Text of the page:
The Bush administration this week reversed its earlier decision to reject all pending requests from states to extend family planning coverage under Medicaid while the White House considered sweeping changes to the program. Waivers were granted to New York and Missouri, with approvals for the remaining states expected to follow. The reversal came in response to public outcry and legislation proposed on Friday by Sens. Chafee (R-RI) and Feinstein (D-CA) that would have allowed states to extend family planning coverage without White House approval of their individual waiver requests.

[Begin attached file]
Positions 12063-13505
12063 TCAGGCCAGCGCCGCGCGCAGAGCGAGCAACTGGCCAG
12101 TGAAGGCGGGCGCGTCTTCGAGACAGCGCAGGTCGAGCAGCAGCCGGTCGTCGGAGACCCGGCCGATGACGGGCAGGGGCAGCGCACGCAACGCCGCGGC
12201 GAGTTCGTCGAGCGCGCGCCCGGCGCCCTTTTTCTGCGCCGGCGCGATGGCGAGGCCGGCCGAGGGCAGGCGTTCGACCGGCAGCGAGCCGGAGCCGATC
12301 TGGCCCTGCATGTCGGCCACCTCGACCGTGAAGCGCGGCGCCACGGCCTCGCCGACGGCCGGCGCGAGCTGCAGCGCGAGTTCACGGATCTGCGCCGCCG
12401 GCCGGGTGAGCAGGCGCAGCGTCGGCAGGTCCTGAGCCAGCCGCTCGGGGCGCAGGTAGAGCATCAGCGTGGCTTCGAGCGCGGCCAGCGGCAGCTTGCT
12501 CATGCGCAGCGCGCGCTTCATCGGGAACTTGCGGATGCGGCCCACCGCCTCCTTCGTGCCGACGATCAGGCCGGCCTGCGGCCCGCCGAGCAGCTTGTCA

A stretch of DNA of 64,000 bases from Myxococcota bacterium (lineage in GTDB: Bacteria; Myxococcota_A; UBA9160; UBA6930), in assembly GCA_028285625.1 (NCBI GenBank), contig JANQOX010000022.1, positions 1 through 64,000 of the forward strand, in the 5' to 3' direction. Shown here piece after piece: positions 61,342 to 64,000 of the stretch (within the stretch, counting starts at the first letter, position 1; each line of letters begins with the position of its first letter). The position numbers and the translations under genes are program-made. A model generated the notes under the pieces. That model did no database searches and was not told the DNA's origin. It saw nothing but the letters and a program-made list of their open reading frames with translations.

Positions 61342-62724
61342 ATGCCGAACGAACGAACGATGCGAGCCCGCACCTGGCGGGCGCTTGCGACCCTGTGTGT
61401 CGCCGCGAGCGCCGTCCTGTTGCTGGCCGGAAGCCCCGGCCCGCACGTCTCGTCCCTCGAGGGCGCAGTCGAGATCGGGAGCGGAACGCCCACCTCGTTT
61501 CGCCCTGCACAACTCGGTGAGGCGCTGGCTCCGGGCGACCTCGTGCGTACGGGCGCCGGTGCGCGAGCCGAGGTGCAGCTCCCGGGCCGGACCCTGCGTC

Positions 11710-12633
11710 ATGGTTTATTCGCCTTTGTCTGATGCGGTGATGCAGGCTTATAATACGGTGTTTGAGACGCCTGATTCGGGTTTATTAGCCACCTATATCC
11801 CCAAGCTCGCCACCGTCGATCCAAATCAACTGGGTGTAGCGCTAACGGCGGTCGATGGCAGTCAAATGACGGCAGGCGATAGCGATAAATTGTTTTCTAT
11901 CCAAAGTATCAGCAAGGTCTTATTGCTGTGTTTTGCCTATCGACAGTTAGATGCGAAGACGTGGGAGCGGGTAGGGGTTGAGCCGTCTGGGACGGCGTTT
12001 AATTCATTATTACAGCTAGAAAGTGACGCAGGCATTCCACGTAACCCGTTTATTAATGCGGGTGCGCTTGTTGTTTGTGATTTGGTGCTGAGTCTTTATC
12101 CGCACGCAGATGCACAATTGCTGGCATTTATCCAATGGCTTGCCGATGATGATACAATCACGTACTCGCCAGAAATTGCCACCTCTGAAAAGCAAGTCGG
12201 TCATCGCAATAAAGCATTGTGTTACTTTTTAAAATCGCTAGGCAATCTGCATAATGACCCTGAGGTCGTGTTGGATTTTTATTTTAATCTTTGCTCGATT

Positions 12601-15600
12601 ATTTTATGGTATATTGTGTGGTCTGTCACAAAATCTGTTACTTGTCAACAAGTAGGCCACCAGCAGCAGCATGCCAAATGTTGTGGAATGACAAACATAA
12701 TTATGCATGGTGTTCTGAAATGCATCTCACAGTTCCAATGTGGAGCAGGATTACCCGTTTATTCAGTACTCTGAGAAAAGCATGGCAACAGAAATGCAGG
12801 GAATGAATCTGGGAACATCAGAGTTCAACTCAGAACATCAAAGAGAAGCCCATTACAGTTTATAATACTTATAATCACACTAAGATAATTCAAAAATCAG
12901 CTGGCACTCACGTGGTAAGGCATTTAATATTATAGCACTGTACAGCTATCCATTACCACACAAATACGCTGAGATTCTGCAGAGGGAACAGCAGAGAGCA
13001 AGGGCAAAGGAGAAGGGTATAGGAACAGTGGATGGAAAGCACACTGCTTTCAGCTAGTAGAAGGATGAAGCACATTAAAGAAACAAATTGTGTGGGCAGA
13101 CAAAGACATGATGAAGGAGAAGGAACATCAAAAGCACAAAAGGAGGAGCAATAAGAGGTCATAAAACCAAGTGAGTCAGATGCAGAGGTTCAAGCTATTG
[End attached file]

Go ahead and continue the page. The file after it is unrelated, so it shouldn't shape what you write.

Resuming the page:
However, Bush’s larger reforms may threaten Medicaid coverage of family planning services. On Saturday, President Bush announced that he will lift current regulations and allow states to cut Medicaid benefits, including family planning services, for the working poor. Although Bush has said that this policy will help extend coverage of the uninsured, the administration will not in fact regulate how the state uses money cut from Medicaid benefits. Leighton Ku, a Medicaid specialist at the Center for Budget and Policy Priorities decried, “Contrary to the way this is advertised, states could reduce benefits and offer either no or a very small coverage expansion so they save state dollars.”